One of the hazards to modern systems is complacency. High Mean Time Between Failure systems fail rarely, thus there is an increasing tendency to discover insufficient planning for failure (several years ago, AOL had a multi-hour outage caused by a "router update", a fact that I noted in a past edition of the "Computer Security Handbook"). Networked (and cloud) systems are particularly vulnerable to this type of problem with communications infrastructure. The ACA exchanges (HEALTHCARE.GOV and the free-standing state exchanges) all rely on the IRS to validate taxpayer information. Apparently, this data hub may not have been provisioned with sufficient redundancy to survive an equipment failure. According to the Money article: "... Joanne Peters, a spokeswoman for the Department of Health and Human Services, said a vendor networking issue at Verizon subsidiary Terremark was to blame. Peters said the vendor had 'experienced a failure in a networking component," and the attempted fix crashed the system. ..." The moral of the story remains: Trust but verify. Outsourcing connectivity is not the problem, but ensuring availability in the face of failure requires full verification. All too often, there are shared points of failure which may not be obvious (even two telecommunications vendors may in the end be using the same strand of fiber). The original article is at: http://money.cnn.com/2013/10/27/news/obamacare-website-malfunction/index.html Bob Gezelter, http://www.rlgsc.com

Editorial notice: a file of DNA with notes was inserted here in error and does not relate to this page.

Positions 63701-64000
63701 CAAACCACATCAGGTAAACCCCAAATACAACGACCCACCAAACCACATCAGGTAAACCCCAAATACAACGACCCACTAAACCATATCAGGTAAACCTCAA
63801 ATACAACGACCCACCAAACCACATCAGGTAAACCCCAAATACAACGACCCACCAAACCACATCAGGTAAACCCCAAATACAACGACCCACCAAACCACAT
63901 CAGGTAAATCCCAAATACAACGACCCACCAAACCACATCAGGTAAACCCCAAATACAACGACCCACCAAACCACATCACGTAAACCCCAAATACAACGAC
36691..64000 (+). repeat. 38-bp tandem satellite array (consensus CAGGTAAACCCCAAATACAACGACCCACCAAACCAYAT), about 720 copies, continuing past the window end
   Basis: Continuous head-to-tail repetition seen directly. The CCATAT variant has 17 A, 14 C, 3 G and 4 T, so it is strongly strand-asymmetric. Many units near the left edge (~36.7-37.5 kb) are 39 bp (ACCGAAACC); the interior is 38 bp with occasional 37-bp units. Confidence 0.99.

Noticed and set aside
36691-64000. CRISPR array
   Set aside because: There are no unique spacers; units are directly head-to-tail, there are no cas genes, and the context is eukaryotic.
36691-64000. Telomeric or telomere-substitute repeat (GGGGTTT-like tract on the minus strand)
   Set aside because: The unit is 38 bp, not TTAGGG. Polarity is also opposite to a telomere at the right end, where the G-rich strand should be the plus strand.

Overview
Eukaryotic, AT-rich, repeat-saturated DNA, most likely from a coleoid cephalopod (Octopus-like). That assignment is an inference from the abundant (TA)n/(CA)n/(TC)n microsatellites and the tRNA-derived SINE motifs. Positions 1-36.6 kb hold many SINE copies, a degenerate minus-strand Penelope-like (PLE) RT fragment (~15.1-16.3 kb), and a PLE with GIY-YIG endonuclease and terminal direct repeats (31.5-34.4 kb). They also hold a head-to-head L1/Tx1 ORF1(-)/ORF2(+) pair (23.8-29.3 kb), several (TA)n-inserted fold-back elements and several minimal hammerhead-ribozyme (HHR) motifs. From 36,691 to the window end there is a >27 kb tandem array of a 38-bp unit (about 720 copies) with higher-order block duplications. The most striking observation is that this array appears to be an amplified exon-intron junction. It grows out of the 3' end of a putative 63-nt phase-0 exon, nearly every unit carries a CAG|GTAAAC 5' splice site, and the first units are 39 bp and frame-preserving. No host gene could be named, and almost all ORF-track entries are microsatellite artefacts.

Toyota has reached a settlement in the first case in the US that found the company liable in the case of sudden unintended acceleration. http://abcnews.go.com/Business/wireStory/oklahoma-judge-settlement-reached-toyota-case-20683630?singlePage=true "The ruling was significant because it was the first case where plaintiffs argued that a car's electronics—in this case the software connected to the Camry's electronic throttle-control system—caused the unintended acceleration. The Japanese automaker recalled millions of cars, starting in 2009, following claims of sudden acceleration in Toyota vehicles. It has denied that electronics played any role in the problem." There is a similar ongoing federal case in California, and apparently 80 similar cases in state courts. "The fact that it was a jury in Oklahoma—which is generally considered a very conservative, not plaintiff-friendly state—that doesn't bode very well for Toyota," Marketos said. [...] A federal judge in Orange County, California, is dealing with wrongful death and economic loss lawsuits that have been consolidated. Similar to the Oklahoma County case, federal lawsuits contend that Toyota's electronic throttle-control system was defective and caused vehicles to surge suddenly. Toyota has denied the allegation, and neither the National Highway Traffic Safety Administration nor NASA found evidence of electronic problems. Wylie Aitken, an Orange County plaintiff's attorney who is a liaison with the cases filed in state court against Toyota, said he thinks the Oklahoma case "could be a game-changer to get the compensation the plaintiffs are entitled to." A more detailed technical analysis in an EE Times article (no single-page link available) summarizes the results of the analysis of Toyota's source code by the Barr Group, an embedded systems consulting company, and other experts. Their testimony was crucial in the outcome of the case, and they were able to come to stronger conclusions than the NHTSA and NASA could last December. http://www.eetimes.com/document.asp?doc_id19903 "Barr said that the 2005 Camry L4 source code and in-vehicle tests by the experts confirmed that some critical variables are not protected from corruption, and sources of memory corruption are present. He believes that Toyota's engineers sought to protect numerous variables against software- and hardware-cause corruptions, but they failed to mirror several key critical variables, and they made no hardware protection available against bit flips. Stack overflow and software bugs led to memory corruption, he said. And it turns out that the crux of the issue was these memory corruptions, which acted "like ricocheting bullets." [...] When asked if the whole case for unintended acceleration could be pinned on the task X death, Barr replied, "The task X death in combination with other task deaths." There are 24 tasks and 16 million different ways those tasks can die. The experts group was able to demonstrate at least one way for the software to cause unintended acceleration, but there are so many other ways that could have happened. Barr also said more than half the 24 tasks' deaths studied by the experts in their experiments "were not detected by any fail safe." After the Oklahoma trial, what steps should the NHTSA be taking? Barr made some suggestions: NHTSA needs to get Toyota to make its existing cars safe and also needs to step up on software regulation and oversight. For example, FAA and FDA both have guidelines for safety-critical software design (e.g., DO-178) within the systems they oversee. NHTSA has nothing. Also, NHTSA recently mandated the presence and certain features of black boxes in all US cars, but that rule does not go far enough. We observed that Toyota's black box can malfunction during unintended acceleration specifically, and this will cause the black box to falsely report no braking. NHTSA's rules need to address this, e.g., by being more specific about where and how the black box gets its data, so that it does not have a common failure point with the engine computer. For those interested, the NHTSA/NASA report on Toyota is at: http://www.nhtsa.gov/staticfiles/nvs/pdf/NASA-UA_report.pdf http://www.nhtsa.gov/staticfiles/nvs/pdf/NASA_FR_Appendix_A_Software.pdf Unfortunately, it is unlikely that we will see any report from the Barr Group, due to confidentiality agreements they signed with Toyota. There is some followup by the EE Times here: http://www.eetimes.com/author.asp?section_id6&doc_id19910 P.S.: Another excellent analysis of the topic is "Toyota's killer firmware: Bad design and its consequences", by Michael Dunn: http://www.edn.com/design/automotive/4423428/Toyota-s-killer-firmware--Bad-design-and-its-consequences